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A vision of charity

Logan Towne helped bring glasses to children in Mexico.

Logan Towne helped bring glasses to children in Mexico.

While bringing clarity to the eyesight of young children in an underprivileged area, Logan Towne discovered a new focus of his own.

Towne, a psychology major who expects to graduate in 2018, was looking for meaningful community service opportunities when he learned about a group called Volunteer Optometric Services to Humanity. The organization combined his interest in outreach with the family business; his parents own a Vision Pro Optical store and he has worked there.

His first foray with VOSH was a mission trip to Guerrero, Mexico in June 2016. He worked in a community optometry clinic, matching clients with glasses that fit their taste and prescription. The experience had a profound impact on him.

"I was the one that actually got to hand the glasses off to the people and see them look at something, and smile, and know that they could see," Towne said. "That was the great part. It just totally changed their lives around, and mine too, I guess!"

As rewarding as the trip was, one shortcoming stuck with him.

"It was tough because there really weren't any children's glasses," Towne said. "I had to give kids adult glasses. It was obvious that they weren't going to wear them."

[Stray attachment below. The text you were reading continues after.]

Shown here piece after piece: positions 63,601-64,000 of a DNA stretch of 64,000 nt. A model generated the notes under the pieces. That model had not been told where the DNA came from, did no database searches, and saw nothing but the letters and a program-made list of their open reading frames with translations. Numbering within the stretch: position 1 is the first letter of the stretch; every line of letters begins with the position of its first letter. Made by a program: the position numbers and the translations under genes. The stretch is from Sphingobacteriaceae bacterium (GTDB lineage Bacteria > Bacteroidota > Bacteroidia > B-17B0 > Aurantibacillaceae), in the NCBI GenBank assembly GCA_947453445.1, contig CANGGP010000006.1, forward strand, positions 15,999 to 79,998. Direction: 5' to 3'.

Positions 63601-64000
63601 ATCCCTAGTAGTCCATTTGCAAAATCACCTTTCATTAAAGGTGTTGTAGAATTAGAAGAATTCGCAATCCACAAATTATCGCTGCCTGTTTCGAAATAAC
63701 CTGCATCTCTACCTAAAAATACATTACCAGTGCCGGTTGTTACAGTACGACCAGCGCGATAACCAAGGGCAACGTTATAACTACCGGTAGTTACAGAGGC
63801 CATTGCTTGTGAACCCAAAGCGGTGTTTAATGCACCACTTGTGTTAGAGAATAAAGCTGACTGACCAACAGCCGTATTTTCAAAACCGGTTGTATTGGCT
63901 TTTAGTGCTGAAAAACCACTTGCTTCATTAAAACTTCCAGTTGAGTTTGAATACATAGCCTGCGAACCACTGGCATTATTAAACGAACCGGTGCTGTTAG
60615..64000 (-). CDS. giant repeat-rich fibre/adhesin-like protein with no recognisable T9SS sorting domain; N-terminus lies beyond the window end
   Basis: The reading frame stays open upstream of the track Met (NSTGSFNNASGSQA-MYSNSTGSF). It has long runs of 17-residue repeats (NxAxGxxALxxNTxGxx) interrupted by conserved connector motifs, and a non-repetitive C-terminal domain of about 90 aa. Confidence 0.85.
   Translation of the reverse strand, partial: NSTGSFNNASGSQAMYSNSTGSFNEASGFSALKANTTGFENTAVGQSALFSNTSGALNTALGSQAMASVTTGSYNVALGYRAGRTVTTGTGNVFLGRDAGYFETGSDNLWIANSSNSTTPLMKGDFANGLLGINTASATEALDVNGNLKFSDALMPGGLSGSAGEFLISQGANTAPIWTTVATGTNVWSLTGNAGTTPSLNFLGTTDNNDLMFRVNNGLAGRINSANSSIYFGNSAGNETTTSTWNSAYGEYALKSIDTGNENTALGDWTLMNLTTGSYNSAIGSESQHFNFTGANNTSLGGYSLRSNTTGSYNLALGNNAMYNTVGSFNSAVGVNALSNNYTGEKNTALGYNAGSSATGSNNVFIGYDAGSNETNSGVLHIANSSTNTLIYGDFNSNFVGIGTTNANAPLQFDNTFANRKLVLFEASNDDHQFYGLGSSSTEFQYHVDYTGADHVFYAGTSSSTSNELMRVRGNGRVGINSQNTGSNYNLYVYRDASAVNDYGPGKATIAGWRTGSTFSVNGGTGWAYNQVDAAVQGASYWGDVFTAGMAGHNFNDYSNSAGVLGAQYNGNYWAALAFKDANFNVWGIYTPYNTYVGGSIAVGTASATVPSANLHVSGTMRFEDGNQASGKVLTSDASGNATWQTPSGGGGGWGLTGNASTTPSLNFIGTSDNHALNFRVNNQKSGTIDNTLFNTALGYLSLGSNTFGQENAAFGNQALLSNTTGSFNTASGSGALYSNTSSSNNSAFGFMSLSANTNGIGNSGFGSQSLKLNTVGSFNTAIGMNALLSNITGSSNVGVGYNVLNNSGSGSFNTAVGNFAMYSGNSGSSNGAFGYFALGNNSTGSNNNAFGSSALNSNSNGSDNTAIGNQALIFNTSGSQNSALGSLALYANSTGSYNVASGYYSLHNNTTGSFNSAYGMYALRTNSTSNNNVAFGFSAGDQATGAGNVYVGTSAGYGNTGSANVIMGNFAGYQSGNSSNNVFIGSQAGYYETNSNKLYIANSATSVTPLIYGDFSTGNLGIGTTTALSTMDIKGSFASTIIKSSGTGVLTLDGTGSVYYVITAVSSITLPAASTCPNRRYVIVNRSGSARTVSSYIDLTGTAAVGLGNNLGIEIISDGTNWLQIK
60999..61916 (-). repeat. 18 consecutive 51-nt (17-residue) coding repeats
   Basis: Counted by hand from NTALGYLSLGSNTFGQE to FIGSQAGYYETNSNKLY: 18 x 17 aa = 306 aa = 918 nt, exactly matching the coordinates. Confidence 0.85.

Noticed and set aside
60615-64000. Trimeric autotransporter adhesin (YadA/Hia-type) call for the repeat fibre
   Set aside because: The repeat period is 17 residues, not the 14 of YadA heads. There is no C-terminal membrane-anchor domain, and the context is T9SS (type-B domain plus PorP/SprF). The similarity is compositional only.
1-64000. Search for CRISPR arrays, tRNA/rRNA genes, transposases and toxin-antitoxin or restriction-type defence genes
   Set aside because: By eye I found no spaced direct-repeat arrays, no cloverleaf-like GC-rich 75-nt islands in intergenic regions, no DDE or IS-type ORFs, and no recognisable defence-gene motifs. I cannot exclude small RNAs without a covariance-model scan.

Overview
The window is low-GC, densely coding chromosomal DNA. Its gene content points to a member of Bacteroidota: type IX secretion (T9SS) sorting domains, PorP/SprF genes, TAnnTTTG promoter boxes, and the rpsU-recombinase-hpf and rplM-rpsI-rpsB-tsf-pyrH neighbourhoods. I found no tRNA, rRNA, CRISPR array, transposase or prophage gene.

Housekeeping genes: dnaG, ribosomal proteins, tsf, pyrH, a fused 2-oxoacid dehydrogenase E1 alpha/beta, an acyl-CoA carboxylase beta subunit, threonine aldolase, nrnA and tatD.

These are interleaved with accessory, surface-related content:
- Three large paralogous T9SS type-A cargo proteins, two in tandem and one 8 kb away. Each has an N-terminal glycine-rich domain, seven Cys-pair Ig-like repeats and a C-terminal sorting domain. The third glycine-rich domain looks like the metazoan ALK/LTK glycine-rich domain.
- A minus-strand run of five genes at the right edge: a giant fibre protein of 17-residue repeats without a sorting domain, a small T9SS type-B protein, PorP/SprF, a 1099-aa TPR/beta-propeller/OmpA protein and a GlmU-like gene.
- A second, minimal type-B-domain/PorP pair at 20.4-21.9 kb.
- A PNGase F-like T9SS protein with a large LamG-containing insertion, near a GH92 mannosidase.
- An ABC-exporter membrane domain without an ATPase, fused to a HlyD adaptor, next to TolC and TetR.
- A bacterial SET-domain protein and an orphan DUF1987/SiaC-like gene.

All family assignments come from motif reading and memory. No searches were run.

He was inspired to create his own nonprofit to address the need. He founded Mission4Sight to collect glasses for children. People can donate glasses that they or their kids have outgrown in drop boxes at Vision Pro Optical stores in Duluth, Superior and Cloquet. Towne also received hundreds of glasses through an optometry convention, and hopes to add collection boxes around campus this fall.

"If we just start getting the word out and start shipping off these glasses, it will make a huge difference because kids are kind of a forgotten population," he said.

Towne's second trip to Mexico with VOSH, in July 2017, was much more gratifying. This time, when children lined up at the free optometry clinic, he was ready for them.

"All the kids who came left with the right glasses. That was the most important thing to me," Towne said. A little girl about 4 years old made a particularly strong impression on him. At first, she didn't understand what was going on, and she cried when he put a pair of glasses on her. She had a strong prescription, and the glasses needed to be adjusted.

"So I sized them up and put them on her, and she just immediately stopped crying. She was looking around the room ... she was so curious because she had never been able to see that well in her whole life, most likely. That was really cool. She was so happy."

Mission4Sight has started attracting attention. This summer, the organization won a bronze "Stevie" award for Nonprofit of the Year at the American Business Awards, and Towne attended an awards ceremony in New York City.

His next goal is to collect at least 500 pairs of glasses for VOSH's upcoming trip to Tanzania.

He hopes his story will encourage other young people to get out of their comfort zones and find a way to give back.

"It's very simple just to get out there and do whatever you can."

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